Photos of individual grave sites and their locations: See attached list
Video of the cemetery:
            Location of the cemetery – view of the entrance and highway to.
            Entrance sign
            Cemetery Office
            Overall    North  East  South West
            Individual Graves: 
Drawing a map of the cemetery note location of the grave:  fence, rock wall, roads – (leave space)
You should be able to copy these forms by using your mouse to copy only the post or a portion and cutting and pasting into Word!

Sunday, April 24, 2011: Granby and Salmon Brook

It was my last day on this trip and in New England.  Sigh!  I had really enjoyed myself.  I had a good trip with very few problems except for the holidays and a little blip at Bristol.  On the whole I had a good time!

The chore today was packing my suitcases.  Having several breakfasts and lots of coffee.  The packing went remarkably well.  I was done in no time.  The biggest chore was taking it all downstairs.  Fortunately I was now down to two suitcase, my computer case, and my photo bag.  A lot better than when I came in.  Checkout was easy and quick. 

It was sunny outside.  Can you believe it.  After all that rain the day before it was actually nice weather. So that means I can be outside without a problem.  Therefore, I will revisit the cemetery and the historical society.

I started taking my possessions down the stairs and the lady who I believe was the head host offered to help with the big suitcase.  She grabbed on end and walked it down.  They really don’t have valet service so you may have to ask for help?  No elevator.  She helped me check out.  I gave her a brochure of my trip.  My stay at the Simsbury 1820 House was very pleasant. 

There is a brochure:  Hopmeadow Walk.  Mine is from the last time I visited so you might have to check out the Town of Simsbury website and the Farmington Valley Tourism for additional information.

Off I went in my Aveo first to the historical society to revisit it.  I parked in the circular drive and studied the help center.  The tree had been removed.  I walked up and peered into the windows and it was certainly filled with boxes and things scattered everywhere and not ready for any visitors.  Definitely closed.  I could see damage on the gutter area and probably more inside on the roof. 

Simsbury Historical Society Center

So I decided to walk the historical building area.  I had not done that before.  There were quite a few buildings with signs on them explaining what they were.  I peered in a few windows and noticed carriages and other displays.  They are at the end of Railroad St. but watch out some of the streets are one way so you need to look for others to access this area. I turned onto Wilcox and drove a block.  That seemed to work. You do pass Plan B.  They have all their hardware stores in this area.

Historical Society buildings to the left of the center and up on the small hill

Off to the cemetery to see if this time with the weather being much nicer find the Viets individuals I was seeking.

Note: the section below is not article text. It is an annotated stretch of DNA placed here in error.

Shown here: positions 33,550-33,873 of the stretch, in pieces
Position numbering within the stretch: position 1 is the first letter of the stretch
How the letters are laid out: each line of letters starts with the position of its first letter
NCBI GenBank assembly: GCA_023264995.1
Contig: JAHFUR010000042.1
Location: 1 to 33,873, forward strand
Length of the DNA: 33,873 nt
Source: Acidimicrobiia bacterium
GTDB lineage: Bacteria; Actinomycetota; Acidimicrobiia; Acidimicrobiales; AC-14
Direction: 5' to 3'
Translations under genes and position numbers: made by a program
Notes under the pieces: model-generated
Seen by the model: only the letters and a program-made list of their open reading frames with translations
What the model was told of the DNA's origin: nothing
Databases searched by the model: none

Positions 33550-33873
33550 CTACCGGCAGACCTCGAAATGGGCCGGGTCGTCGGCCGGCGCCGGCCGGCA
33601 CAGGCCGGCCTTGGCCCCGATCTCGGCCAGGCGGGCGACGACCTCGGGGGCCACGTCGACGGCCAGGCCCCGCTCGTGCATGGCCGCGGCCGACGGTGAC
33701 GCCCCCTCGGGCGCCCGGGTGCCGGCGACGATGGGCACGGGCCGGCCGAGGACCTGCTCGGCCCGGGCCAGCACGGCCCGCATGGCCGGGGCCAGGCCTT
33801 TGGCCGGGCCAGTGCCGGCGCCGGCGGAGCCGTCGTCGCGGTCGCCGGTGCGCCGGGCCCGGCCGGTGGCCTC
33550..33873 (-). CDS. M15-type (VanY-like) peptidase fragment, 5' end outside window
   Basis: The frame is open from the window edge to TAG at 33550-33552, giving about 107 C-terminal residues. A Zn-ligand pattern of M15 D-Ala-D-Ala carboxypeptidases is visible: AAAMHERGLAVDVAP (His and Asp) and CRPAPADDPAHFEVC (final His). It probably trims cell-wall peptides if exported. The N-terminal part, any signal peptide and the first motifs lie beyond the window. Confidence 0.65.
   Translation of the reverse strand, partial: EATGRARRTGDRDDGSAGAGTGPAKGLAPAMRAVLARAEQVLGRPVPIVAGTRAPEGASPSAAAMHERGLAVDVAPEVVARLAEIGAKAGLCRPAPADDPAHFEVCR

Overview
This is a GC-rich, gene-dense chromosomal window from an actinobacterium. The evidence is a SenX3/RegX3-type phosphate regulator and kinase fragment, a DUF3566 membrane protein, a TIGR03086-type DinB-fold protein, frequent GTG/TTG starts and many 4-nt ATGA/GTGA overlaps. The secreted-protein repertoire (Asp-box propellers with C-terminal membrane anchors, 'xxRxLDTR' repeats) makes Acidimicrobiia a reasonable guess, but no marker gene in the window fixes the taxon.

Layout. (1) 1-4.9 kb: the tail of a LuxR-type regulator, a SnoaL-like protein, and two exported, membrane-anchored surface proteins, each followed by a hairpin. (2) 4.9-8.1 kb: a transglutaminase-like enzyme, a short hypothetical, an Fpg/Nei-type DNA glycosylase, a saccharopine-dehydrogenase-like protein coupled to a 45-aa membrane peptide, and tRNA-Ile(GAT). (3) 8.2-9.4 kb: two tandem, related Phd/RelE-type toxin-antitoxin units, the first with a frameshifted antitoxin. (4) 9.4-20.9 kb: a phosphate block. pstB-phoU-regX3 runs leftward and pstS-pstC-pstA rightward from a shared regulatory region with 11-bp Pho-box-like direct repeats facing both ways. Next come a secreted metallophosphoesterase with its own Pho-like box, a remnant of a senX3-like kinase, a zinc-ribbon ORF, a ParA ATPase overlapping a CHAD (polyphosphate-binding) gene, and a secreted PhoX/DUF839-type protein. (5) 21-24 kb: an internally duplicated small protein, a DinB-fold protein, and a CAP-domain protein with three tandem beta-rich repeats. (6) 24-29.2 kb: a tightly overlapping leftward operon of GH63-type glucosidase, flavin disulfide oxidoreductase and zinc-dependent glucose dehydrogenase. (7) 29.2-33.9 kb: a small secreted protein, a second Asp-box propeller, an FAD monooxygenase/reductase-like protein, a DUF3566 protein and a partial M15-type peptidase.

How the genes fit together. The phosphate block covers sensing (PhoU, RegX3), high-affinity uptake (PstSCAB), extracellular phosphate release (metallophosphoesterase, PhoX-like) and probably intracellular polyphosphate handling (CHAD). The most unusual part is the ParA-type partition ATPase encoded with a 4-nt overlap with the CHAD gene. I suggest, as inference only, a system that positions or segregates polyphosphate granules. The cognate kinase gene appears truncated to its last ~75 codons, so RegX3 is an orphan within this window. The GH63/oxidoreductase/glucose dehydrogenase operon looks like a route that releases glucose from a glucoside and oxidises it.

This cemetery photo was from Phelps St?  This is the Simsbury Cemetery.  Someone at Find A Grave had it under the title Hopmeadow Cemetery.

I entered again at the left side were the road was and parked the car.  I headed over to section B and started looking again.  I found them right there in about the 3-4 the row.  Silly me!

Dedication plaque

Another plaque

John Viets on the right and Catherine his wife on the left.

John Viets b. 1675 Germany, d. Nov. 18, 1723 Simsbury, CT. on the right, Dr. John Viets
Catherine Meyers Viets b. 1679 New York, d. Mar. 6, 1734 Simsbury, CT. Tombstone says Catron Vets.

Paul H. Goss and Edith Blake Bartlett Sumner got in a big controversy over the marriage of Philip Goss IV (1724 to 1778).  There was a Mary Viets who married a Goffe in the records.  The website I give as a highlight of John Viet’s name has for one of this couples children a Mary Viets.  If you click on it you see that this Mary Viets married an Ephraim Goff and the whole genealogy of this Mary goes in a totally different direction. Another source is the Genealogy of the Viets Family at Internet Archive and on page 20 it shows that Mary Viets married a Goff.  I found this absolutely fascinating!  Ms. Sumner apparently was reaching.

I drove up the hill at the cemetery and over to the street and low and behold I discovered another cemetery on the top of the hill.  The sign said Simsbury Cemetery.  So what was the name of the one near the main road?  

Simsbury Cemetery, top of the hill off Plank Hill Road

My next goal was to find Wolcott Street which was in the north area of Simsbury.  I did get curious when I saw a catholic church with people gathered.  It was Easter Day.

Sites of Simsbury, CT

Is this the town hall??

This building looks like a castle.  I could not tell if it was the town hall there was a sign for a school on it. There was a sign out front about governmental buildings.  According to Google Images it is!
Off I went on highway 202/10 north passed the Iron Horse Inn which was very modern looking. I passed the Tariffville road and came to Wolcott Rd.